"And when he had apprehended him, he put him in prison, and delivered him to four quarternions of soldiers to keep him; intending after Easter to bring him forth to the people."  (Acts 12:4)

I know that verse may seem rather ambiguous, so I'll clarify that it's speaking of the time that King Herod had Peter arrested and jailed, after having orchestrated the killing of James the Son of  Zebedee.  What's significant is that in the King James Version, the word Easter is used in that verse!  I think it's important for my fellow Evangelical and Pentecostal Christians to think about that!  I'm not a Greek scholar, but my understanding is that in the original Greek, the word is pascha.  It's commonly translated "passover" and most other versions of the Bible, including the New King James Version, say "passover" in Acts 12:4, but after researching this matter online, I've found out that it is not wrong to translate it as "Easter".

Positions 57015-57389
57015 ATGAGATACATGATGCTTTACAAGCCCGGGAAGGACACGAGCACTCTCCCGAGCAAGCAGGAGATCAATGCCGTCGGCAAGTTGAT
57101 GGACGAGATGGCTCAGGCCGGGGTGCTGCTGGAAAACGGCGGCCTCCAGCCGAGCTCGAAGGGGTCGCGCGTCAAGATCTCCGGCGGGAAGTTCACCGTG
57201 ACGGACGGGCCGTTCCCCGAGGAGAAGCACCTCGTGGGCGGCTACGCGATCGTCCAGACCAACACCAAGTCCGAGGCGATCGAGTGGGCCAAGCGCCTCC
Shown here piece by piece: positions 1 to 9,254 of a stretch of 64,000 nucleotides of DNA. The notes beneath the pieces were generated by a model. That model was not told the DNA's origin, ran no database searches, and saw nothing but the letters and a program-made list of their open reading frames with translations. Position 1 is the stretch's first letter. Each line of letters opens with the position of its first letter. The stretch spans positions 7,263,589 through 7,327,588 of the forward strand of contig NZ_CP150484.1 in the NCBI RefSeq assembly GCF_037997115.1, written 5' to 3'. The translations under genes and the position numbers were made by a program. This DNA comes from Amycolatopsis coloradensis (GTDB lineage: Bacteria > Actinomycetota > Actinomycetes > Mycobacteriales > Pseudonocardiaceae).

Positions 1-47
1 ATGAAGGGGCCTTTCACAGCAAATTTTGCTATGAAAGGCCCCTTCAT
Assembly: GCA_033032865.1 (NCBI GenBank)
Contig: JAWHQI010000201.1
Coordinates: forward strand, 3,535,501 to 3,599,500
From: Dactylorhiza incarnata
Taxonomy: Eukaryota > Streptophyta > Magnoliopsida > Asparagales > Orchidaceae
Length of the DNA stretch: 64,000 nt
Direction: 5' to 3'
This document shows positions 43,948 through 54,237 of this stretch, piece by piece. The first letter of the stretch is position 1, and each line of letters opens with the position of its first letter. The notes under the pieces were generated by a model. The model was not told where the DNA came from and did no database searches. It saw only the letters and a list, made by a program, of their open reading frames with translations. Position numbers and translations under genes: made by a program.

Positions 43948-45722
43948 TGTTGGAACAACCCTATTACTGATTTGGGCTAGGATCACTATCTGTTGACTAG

Most of my readers know that although I pastored an Assemblies of God church for over twenty years, I'm not currently pastoring.  However, my wife and I are active in a very good church.  I think it was last year that I wished a woman who was sitting in front of me, "Happy Easter!" prior to the service.  She gave me a big smile, albeit a slightly nervous smile. 

"Thank you for saying 'Happy Easter!'" she commented, "I get so afraid of people getting offended and saying, 'I'm a Christian!   I don't celebrate Easter!  Don't you know, it's Resurrection Sunday?!'"